Microprocessor 105 then decides whether to operate LEDs 34 and 35 in the low current mode of nighttime, block 167, or in the high current mode of daytime, block 168. For example, microprocessor 105 may briefly sample the ambient lighting conditions about once every 15 to 30 minutes. In accordance with another feature of the present invention, indicator LEDs 34 and 35 may be operated at lower illumination intensity during lower illumination levels to further conserve battery power. For example, LEDs 34 and 35 may be supplied with a higher level of current of about 15 to 20 mA during daytime, as represented by the peak waveform 193 in FIG. 14. LEDs 34 and 35 may be supplied with a lower level of current of about 5 to 10 mA during the evening hours, as represented by the lower waveform 194 in FIG. 14. Microprocessor 105 may also be designed to provide for an intermediate level of illumination, such as about 10 to 15 mA for intermediate lighting conditions such as at dusk, dawn or on an overcast day, as represented by the intermediate waveform 195 in FIG. 14.
With reference to the schematic diagram in FIG. 13, microprocessor can activate LED 34 into the daytime and brighter illumination by biasing FET 181 to render it conductive. Resistor 180 then limits the current conducted through LED 34 to the desired or selected level for daytime illumination. Similarly, LED 35 may be activated to the brighter daytime mode by biasing FET 185 to its conductive state. Conversely, LEDs 34 and 35 can be activated into their lower current, lower brilliance, nighttime mode by biasing FETs 183 and 187, respectively, into their conductive states. As mentioned above, the activation of the nighttime mode for LEDs 34 and 35 may result in a savings of current drain from battery 38 or 38 a of nearly 50 percent as compared to the daytime mode. Microprocessor 105 may begin illuminating LEDs 34, 35 and/or 37 immediately upon detection of a fault or after a predetermined delay since no service personnel are likely to immediately arrive after a fault occurs.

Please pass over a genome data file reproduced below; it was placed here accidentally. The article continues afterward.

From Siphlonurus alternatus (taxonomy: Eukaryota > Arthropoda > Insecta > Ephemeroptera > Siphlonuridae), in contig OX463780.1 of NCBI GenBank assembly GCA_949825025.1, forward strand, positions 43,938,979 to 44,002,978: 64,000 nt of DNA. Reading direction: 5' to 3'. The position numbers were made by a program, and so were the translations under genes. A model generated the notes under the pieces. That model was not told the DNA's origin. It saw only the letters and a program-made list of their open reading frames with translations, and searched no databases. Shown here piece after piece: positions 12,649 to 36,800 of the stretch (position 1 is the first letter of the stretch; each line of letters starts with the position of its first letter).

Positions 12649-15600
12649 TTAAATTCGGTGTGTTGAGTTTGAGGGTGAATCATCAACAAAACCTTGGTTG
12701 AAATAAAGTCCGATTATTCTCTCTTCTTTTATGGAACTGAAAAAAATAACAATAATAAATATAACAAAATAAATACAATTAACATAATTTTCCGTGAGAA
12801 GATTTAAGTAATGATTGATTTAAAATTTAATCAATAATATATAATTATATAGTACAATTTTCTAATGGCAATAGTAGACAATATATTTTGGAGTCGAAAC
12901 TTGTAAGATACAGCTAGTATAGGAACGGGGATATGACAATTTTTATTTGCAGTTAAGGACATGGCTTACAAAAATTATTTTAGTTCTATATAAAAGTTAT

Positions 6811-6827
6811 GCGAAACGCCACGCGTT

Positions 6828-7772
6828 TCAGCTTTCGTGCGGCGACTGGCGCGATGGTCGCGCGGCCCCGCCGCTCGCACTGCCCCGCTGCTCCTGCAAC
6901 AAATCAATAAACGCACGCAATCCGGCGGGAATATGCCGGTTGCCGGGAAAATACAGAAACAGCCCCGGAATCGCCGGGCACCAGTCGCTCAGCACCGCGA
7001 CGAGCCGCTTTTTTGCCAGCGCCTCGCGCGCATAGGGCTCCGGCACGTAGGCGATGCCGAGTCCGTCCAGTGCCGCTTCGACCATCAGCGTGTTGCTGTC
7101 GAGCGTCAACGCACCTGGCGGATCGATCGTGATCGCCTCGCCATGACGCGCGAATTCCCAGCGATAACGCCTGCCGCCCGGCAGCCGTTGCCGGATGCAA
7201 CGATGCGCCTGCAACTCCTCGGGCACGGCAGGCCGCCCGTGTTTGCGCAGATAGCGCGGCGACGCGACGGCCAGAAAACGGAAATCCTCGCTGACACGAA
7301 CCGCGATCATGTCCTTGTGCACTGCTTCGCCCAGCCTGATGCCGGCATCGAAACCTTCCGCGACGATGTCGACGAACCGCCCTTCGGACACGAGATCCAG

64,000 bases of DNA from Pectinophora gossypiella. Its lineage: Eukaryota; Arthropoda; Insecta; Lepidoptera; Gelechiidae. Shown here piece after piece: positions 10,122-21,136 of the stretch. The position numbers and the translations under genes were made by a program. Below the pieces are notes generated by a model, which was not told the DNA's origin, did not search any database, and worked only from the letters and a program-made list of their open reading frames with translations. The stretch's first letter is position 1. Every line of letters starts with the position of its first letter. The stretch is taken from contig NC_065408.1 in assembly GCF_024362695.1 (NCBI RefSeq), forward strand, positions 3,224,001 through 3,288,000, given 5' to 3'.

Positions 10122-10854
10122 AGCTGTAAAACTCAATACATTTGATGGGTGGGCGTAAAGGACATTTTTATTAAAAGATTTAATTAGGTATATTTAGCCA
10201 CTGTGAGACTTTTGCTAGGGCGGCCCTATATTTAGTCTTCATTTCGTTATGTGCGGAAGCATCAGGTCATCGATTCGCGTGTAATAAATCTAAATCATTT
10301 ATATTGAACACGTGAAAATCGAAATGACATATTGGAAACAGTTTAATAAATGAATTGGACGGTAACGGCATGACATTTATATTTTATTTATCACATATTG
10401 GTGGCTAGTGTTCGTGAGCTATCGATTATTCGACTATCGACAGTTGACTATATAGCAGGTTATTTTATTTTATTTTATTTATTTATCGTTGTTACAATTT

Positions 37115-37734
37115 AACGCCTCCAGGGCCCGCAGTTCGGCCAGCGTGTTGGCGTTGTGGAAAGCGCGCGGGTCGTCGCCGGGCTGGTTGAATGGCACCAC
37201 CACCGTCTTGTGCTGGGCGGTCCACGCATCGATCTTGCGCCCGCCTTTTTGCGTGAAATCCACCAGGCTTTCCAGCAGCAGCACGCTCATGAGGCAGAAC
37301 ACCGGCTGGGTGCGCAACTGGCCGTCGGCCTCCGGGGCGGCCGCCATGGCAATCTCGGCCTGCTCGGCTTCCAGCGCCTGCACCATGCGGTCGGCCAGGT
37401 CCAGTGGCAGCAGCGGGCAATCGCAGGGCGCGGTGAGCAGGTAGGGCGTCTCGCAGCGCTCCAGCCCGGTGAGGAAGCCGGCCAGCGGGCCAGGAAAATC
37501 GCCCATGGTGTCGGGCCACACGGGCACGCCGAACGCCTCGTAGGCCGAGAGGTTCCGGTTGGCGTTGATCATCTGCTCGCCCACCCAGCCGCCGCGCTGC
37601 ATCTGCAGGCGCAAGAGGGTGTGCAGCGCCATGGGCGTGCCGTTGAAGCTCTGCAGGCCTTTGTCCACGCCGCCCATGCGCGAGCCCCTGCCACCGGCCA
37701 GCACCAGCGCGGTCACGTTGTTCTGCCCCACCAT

To further save on battery current drain, LEDs 34 and 35 are preferably not continuously illuminated in either the daytime or nighttime modes. Instead, as shown in FIG. 14, LEDs 34 and 35 are preferably pulsed on for a short period of time, such as about 500 to 900 milliseconds (ms), with power being enabled to the LEDs only intermittently during the pulses. These pulses are then followed by an off time of about 4 seconds when preferably no further pulses appear. However the range of off time may be about 2 to 10 seconds. Preferably, this PWM pattern of pulses may be repeated about every 4 to 6 seconds. This provides the eye-catching illumination characteristic desired to call attention to a fault occurrence while further limiting current drain and conserving battery life. In the example of FIG. 14, LEDs 34 and 35 are turned on for about 80 ms and turned off for about 100 ms for five times, resulting in about 900 ms of intermittent illumination. This pattern is again repeated after an off time of about 4.3 seconds. The duty cycle of LEDs 34 and 35 under this example is thus about 7.8 percent. This example of powering LEDs 34 and 35 is also shown in block 169 of the microprocessor flow chart in FIG. 15. Of course, many variations will be apparent to those skilled in the art with respect to the on/off times, such as pulsing LEDs 34 and 35 on for about three times instead of the illustrated five times, altering the various time periods, and the like.